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Flubbed orders drive us batty at Madd Chef's.

Madd Chef's cooks up additive-free, locally grown "clean foods." - EARTHA GOODWIN
  • Eartha Goodwin
  • Madd Chef's cooks up additive-free, locally grown "clean foods."
We're not sure why chef Richard Cicic is so darn madd. Barely in his thirties, he's already racked up enough professional achievements to make most chefs a little jolly, including a formal education at the Pennsylvania Institute of Culinary Arts, a stint at Little Italy's Baricelli Inn, and a chance to don the top toque at the classy Murphin Ridge Inn outside Cincinnati. As if that weren't enough, he's also executive chef for the Cleveland Clinic.

Last October, Cicic and business partner Matt Milavec opened Brunswick's Madd Chef's, just outside Medina. With a 600-square-foot dining room, a 1,100-square-foot professional kitchen, and a righteous natural-foods philosophy, the chef is poised to do it all -- dine-in, carryout, and catering. Ambitious expansion plans are also taking shape for the BYOB.

Given all this firepower, we were ready to be wowed. And yet our two dine-in visits -- one during a weeknight dinner hour, the other during Sunday brunch -- were less than impressive, marred by confusion, flubbed orders, and uneven food. We learned afterward that Cicic had hired an entirely new staff just days before our arrival; this may explain the problems we encountered. We're inclined to give Madd Chef's the benefit of the doubt, since Cicic's "clean foods" concept (i.e., using ingredients free of chemicals and additives, and grown as close to home as possible) is both admirable and timely. Plus, the ambiance inside the sit-down part of his op practically burbles with rustic charm.

Painted in tasty shades of pumpkin, maize, and chocolate, the tiny dining room is a prettily appointed space that invites diners to pull up a chair. Snowy white napkins and hefty flatware lend an upscale touch; and, as a sort of kinetic stand-in for traditional wall art, a flatscreen television silently broadcasts Food Network.

While the lunch-and-dinner menu is fairly narrow -- sandwiches, salads, two soups du jour, and 11 (mostly chicken) entrées -- the variations on each theme seem endless. Just ordering a salad is a decider's dream: Want it topped with steak, tuna, or chicken? Want that chicken fried, grilled, or prepared Buffalo-style? Sesame dressing, buttermilk-herb dressing, or pesto-balsamic vinaigrette? Full size or half-portion? Paired with soup, or served as part of a soup-salad-sandwich combo?

The list of six-inch grinders is also a big'un, with 10 standard choices augmented by a "build your own" menu, offering a choice of bread (including Tuscan white, Asiago, or multigrain), meat (like smoked turkey, tuna salad, bacon, or roast beef), toppings (lettuce, olives, carrots, red peppers, etc.), cheese (Swiss, provolone, feta), and housemade spread (tapenade, pesto, hummus, or garlic mayo).

Unfortunately, we suspect this plethora of options made it hard on the rookie staff. At least we hope that explains why our Cowboy Grinder, described as containing "smoked beef brisket with Jack Daniel's barbecue sauce, grilled onions, grilled peppers, and provolone cheese," never hit the mark. On the first go-round, it was nothing more than a scant layer of beef on a grinder bun; after we took it back to the counter for remediation, it was returned with the promised barbecue sauce and provolone, but was still bereft of onions and peppers.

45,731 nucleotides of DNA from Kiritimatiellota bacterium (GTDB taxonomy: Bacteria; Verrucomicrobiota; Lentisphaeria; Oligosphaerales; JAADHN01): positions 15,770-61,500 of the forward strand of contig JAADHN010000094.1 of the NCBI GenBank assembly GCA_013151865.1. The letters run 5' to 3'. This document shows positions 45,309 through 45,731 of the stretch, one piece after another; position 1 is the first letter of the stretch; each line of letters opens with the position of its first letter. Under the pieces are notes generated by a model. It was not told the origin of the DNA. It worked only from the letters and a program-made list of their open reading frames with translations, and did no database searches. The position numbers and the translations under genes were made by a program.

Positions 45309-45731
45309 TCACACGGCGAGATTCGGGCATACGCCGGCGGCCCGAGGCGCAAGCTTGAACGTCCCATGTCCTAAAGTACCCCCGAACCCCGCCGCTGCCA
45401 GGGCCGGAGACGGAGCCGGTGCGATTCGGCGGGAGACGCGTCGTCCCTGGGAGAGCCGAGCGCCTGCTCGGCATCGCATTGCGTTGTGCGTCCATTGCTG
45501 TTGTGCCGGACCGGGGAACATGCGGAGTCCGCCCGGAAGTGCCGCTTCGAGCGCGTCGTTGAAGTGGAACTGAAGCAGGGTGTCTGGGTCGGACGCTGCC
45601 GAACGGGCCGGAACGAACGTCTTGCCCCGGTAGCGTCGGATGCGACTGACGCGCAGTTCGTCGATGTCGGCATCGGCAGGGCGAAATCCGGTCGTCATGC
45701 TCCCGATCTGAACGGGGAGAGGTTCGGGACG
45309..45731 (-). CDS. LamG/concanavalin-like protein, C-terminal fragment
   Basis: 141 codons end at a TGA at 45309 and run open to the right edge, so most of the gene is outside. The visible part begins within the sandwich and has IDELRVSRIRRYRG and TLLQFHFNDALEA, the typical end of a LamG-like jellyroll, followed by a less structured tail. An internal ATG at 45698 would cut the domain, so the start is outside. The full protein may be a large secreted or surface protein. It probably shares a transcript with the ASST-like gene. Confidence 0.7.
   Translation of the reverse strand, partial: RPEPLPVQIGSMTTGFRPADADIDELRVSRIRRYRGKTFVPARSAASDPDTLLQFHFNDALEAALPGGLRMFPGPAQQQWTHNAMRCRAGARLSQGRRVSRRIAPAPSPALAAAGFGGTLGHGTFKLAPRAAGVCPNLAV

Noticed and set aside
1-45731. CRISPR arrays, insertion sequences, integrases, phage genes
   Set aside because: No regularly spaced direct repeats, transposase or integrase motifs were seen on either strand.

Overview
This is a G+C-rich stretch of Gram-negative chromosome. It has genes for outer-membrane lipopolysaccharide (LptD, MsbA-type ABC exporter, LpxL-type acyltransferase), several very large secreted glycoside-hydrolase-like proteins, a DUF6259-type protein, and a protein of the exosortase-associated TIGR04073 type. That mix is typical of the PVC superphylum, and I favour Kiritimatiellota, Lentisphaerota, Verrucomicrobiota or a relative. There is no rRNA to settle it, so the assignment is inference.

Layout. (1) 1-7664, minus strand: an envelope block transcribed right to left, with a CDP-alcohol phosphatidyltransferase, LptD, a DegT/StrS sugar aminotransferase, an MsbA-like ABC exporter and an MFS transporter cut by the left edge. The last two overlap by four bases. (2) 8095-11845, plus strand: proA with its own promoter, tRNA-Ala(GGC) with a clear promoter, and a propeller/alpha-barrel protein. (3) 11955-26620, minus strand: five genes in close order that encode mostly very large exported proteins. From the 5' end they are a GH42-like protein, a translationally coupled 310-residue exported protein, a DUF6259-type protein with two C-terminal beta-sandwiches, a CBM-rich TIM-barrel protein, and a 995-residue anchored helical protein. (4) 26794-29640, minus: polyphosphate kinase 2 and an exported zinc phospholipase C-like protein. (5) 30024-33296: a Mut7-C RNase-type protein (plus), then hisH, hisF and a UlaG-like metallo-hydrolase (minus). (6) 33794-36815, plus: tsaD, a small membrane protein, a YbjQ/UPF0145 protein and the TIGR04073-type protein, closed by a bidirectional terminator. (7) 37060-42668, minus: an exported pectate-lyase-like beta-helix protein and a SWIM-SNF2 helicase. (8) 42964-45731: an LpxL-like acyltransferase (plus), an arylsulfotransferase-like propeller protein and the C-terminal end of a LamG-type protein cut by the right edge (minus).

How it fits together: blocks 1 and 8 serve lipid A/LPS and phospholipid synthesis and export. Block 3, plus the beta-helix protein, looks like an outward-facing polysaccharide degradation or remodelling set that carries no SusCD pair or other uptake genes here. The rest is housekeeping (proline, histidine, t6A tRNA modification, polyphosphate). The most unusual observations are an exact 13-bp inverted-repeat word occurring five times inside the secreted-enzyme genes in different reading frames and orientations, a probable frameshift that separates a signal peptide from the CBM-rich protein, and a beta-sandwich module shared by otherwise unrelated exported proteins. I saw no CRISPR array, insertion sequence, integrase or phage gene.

On the other hand, Madd's Belgian frites were a delight: golden and crispy around the edges, and served with zesty roasted-garlic ketchup, curry ketchup, and garlic-pesto aïoli. The buttermilk fried-chicken salad -- a crunchy toss of organic greens, diced cucumber, and juicy fried chicken breast -- was also good. With it, we had a cup of housemade potato chowder -- a tasty if tepid affair, with a skinned-over top that suggested it had lingered too long in the kitchen. And while we loved the big, hearty flavors of the Tuscan pasta -- penne with pancetta, prosciutto, olives, and sautéed chicken -- it was drowning in roasted red-pepper olio. As a final blow, the chocolate pot de crème was so unevenly baked, it was clotted on top and runny below.

The service -- which Cicic admits was in a state of flux -- also left us puzzled. When we tried ordering at the counter, a wannabe waitress told us to take a seat. Not long afterward, though, she was too swamped at the register to make it back to our table. When it became clear that no one was going to wait on us, we trudged back to the counter and joined the line. By then, of course, the kitchen was backed up, and we had to wait another 30 minutes for our food to arrive.

Fortunately, the reservations-only Sunday brunch was a sit-down affair; two servers were on the floor that day, taking orders and filling coffee mugs. As for the eats, the 16-item menu hit all the high points, with dishes that ranged from generously stuffed omelets, whole-grain pancakes, and corned-beef hash to salads, sandwiches, and a mouthwatering stack-up of grits, cornmeal-crusted catfish, and a pair of fried eggs. All brunch items are pegged at a somewhat pricey $9.95, but if you want a side of bacon or an extra pancake, just ask. Cicic promises that no one goes home hungry.

There were other nice touches -- a warm muffin began our meal as a sort of midday amuse-bouche, and real maple syrup accompanied the pancakes. Unfortunately, the drop biscuits that were supposed to accompany the catfish were MIA. And while we ordered Brunswick griddle cakes (whole wheat and cornmeal pancakes topped with scalloped apples), what we got was a plate of blueberry cakes.

Maybe we don't know what Cicic has to be madd about. But if this critic seems a little cranky, you can probably see why.

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